A proposed bridge over I-75 is just one of the ideas for the future Northwest Trail. The PATH Foundation in partnership with the Atlanta BeltLine is studying potential routes for the roughly 4.5-mile trail. (Renderings from Atlanta BeltLine Inc.)

A landmark bridge over I-75 that lights up at night. An elevated walkway through the tree canopy at Spring Valley Park. A path along Buckhead’s artsy Bennett Street.

These are some ideas for the Atlanta BeltLine’s Northwest Trail, a complex project that must navigate a major highway, active railroads and the city’s most famous street, Peachtree. Unlike other parts of the BeltLine, the northwest segment doesn’t have abandoned railroad corridors to repurpose for trails.

“Since we don’t have that abandoned rail corridor opportunity, we’re looking at destinations to help guide and frame the decisions around the pros and cons of alternate routes,” said Greta deMayo, executive director of the PATH Foundation, which is leading the study for the roughly 4.5-mile trail. The study is considering possible routes for the trail, cost estimates and in what order the trail should be built.

Monday night, deMayo unveiled new renderings of the Northwest Trail, breaking up potential routes into three study corridors. The PATH Foundation hopes to produce a preferred route by the end of the year. Watch the full meeting here. Download the presentation below.


Generally speaking, the trail would run from the northern end of the Westside Beltline Connector that’s now under construction (near the Westside Park) to the existing Northside Trail (at Tanyard Creek and Atlanta Memorial parks), extending east to the future Northeast Trail (near the Armour/Ottley district).

PATH’s study will not include future transit routes, which will require its own study. It’s likely that transit will have a separate route through much of the northwest corridor.

“There is a feasibility study that has federal funding in it that will be looking at BeltLine transit, generally between MARTA Bankhead station and the MARTA Lindbergh station,” said Shaun Green, BeltLine senior transportation engineer. He said he hopes to start the procurement process by the end of this year, but that it could happen next year. “That’s a future conversation … we are just not there yet.”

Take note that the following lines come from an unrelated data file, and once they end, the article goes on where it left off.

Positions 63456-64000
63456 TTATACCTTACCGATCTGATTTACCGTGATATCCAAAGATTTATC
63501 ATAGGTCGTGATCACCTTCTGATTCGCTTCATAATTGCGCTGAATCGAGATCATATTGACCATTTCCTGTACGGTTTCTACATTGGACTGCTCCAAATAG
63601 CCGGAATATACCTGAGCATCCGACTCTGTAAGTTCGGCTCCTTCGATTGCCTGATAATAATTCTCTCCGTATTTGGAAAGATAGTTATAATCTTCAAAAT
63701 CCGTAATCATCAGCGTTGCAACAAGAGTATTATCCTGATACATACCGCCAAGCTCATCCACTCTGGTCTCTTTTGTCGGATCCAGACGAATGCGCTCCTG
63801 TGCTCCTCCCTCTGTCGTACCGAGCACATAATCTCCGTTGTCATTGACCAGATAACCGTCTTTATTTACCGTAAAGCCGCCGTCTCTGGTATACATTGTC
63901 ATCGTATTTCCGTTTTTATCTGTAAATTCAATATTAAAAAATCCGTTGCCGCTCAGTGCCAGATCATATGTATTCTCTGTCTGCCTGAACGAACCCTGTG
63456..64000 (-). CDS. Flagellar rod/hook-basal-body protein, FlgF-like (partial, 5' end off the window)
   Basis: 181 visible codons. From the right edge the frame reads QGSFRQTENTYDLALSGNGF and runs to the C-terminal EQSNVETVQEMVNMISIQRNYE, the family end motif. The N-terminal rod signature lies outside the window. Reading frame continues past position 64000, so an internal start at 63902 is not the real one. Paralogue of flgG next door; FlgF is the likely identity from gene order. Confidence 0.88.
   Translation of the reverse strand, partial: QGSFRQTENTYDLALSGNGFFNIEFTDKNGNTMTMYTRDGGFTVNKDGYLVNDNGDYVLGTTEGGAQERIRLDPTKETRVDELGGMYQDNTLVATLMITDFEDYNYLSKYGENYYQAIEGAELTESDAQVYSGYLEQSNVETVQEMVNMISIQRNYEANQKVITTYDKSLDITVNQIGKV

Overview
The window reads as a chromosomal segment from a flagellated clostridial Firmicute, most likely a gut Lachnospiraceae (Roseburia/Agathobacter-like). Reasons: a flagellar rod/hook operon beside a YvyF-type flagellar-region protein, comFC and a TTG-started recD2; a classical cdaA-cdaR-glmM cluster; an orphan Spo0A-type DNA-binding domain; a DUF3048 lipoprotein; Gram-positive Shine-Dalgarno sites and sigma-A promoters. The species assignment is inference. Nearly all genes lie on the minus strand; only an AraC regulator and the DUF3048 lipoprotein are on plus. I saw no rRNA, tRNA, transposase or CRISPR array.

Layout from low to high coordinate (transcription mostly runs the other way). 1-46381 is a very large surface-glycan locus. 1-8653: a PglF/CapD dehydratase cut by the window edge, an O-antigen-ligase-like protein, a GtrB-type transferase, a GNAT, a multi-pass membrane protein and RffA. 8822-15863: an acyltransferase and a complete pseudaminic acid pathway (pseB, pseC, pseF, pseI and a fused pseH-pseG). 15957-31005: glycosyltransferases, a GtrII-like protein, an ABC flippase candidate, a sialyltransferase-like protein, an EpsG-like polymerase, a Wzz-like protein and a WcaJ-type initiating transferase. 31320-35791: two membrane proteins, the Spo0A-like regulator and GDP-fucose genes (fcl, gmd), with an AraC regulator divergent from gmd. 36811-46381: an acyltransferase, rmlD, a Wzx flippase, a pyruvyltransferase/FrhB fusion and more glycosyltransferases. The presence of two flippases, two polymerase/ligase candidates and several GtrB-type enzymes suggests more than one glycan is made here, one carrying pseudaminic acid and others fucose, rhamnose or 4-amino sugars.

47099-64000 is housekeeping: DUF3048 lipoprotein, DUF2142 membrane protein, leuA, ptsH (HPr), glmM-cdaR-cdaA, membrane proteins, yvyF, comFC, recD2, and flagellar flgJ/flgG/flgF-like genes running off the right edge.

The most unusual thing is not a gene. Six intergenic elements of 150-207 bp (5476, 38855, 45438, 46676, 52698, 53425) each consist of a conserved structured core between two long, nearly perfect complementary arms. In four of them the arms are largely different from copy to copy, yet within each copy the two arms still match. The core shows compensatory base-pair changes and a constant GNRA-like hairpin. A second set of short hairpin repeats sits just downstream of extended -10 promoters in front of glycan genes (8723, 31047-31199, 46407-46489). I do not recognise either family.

The ideas for the Northwest Trail presented Aug. 2 still have to be vetted by stakeholders and considered for factors such as right-of-way acquisition, cost and construction timeline, deMayo said. She added routes not chosen for the main BeltLine trail could be considered as spur connections in the future.

Here’s an overview of some ideas for the three study corridors:

Corridor 1

Ideas for Corridor 1 would include a trail along the Hemphill Water Treatment Plant, creating an “inviting greenway experience without impacting the operations of the treatment center,” said deMayo. The trail would come north through property owned by the Georgia Tech Foundation, abutting the active freight corridor. Then, a bridge structure would go under I-75 to a channelized portion of Tanyard Creek. “We imagine the trail as a structure running along the channelized area. It may even be possible to restore the section of the creek to a more naturalized state,” deMayo said.

Corridor 2

A trail through Corridor 2 would begin at the northern end of the Westside Beltline Connecter at Marietta Boulevard and Huff Road. The trail would run north toward Chattahoochee Avenue and Ellsworth Industrial Boulevard, crossing an existing retention pond at the Topgolf entertainment center. The trail would then need to cross I-75. “The trail is imagined as a bridge over I-75 providing a gateway experience along with exciting views and connectivity to Howell Mill district for trail users,” deMayo said. The bridge could have a “prominent profile crossing the trail, especially at night,” she added. From there, the trail would proceed to Spring Valley Park, with the vision to create a structure within the tree canopy.

Corridor 3

A trail through Corridor 3 would extend the existing trail at Bobby Jones Golf Course to the BeltLine’s future Northeast Trail near the Armour/Ottley district. A trail could run along the Peachtree Creek Apartments on the south side of Peachtree Creek. “The creek corridor offers scenic beauty and an opportunity to limited interaction with roadways,” deMayo said.

Another option would be to run the trail along the back of Buckhead’s Bennett Street, next to the Georgia Power substation. “While the backside of the retail is not particularly appealing today, we have seen property owners reorient their businesses in areas like this where the Beltline has been constructed,” deMayo said.

With both options, they would need to figure out how to cross Peachtree Road, either by a signalized crossing or by running the trail underneath Peachtree. “The active rail corridor has limited opportunity under Peachtree Road,” deMayo said. “We are investigating being able to slip under but immediately get away from the rail corridor. [It] would be the only option we would have since it’s still an active corridor.”

Amy Wenk

Amy Wenk is Editor of Reporter Newspapers. She can be reached at editor@reporternewspapers.net